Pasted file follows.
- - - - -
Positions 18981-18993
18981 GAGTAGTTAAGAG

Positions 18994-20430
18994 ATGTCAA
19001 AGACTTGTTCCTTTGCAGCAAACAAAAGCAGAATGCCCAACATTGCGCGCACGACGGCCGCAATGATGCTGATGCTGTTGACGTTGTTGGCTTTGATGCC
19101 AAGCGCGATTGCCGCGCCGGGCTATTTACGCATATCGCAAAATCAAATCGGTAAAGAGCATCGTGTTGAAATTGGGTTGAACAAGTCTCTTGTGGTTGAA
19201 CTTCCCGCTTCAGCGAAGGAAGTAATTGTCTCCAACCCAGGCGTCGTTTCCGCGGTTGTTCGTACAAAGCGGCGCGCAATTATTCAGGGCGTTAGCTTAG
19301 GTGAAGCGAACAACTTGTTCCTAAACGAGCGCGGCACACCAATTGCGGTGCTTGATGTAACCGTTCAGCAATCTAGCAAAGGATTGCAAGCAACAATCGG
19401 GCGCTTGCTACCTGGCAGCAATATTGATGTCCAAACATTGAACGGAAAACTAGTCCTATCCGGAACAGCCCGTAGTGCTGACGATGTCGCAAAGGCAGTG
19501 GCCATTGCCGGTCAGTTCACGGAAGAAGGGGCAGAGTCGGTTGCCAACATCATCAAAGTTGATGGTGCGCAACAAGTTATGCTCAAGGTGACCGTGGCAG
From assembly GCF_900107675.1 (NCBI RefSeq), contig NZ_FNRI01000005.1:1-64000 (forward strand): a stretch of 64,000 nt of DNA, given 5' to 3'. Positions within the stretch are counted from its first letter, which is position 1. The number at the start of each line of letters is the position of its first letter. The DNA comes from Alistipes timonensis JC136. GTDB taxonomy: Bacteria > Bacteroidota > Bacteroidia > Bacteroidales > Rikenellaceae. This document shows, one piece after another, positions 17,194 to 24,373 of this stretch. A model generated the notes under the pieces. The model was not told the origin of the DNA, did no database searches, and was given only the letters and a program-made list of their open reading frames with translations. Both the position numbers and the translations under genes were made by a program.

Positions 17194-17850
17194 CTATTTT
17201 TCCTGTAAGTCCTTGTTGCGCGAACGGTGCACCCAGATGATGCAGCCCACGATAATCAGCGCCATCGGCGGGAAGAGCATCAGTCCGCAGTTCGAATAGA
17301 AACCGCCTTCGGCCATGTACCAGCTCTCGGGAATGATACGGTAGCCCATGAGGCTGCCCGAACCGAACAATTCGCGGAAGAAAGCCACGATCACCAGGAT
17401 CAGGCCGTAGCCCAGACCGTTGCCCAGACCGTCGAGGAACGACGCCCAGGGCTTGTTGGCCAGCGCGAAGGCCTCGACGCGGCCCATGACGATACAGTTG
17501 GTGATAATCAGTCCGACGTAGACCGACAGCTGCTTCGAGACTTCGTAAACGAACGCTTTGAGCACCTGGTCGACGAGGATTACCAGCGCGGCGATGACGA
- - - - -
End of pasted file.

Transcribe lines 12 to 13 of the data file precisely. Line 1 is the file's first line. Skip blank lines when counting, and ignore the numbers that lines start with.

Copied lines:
Positions 17194-17850
17194 CTATTTT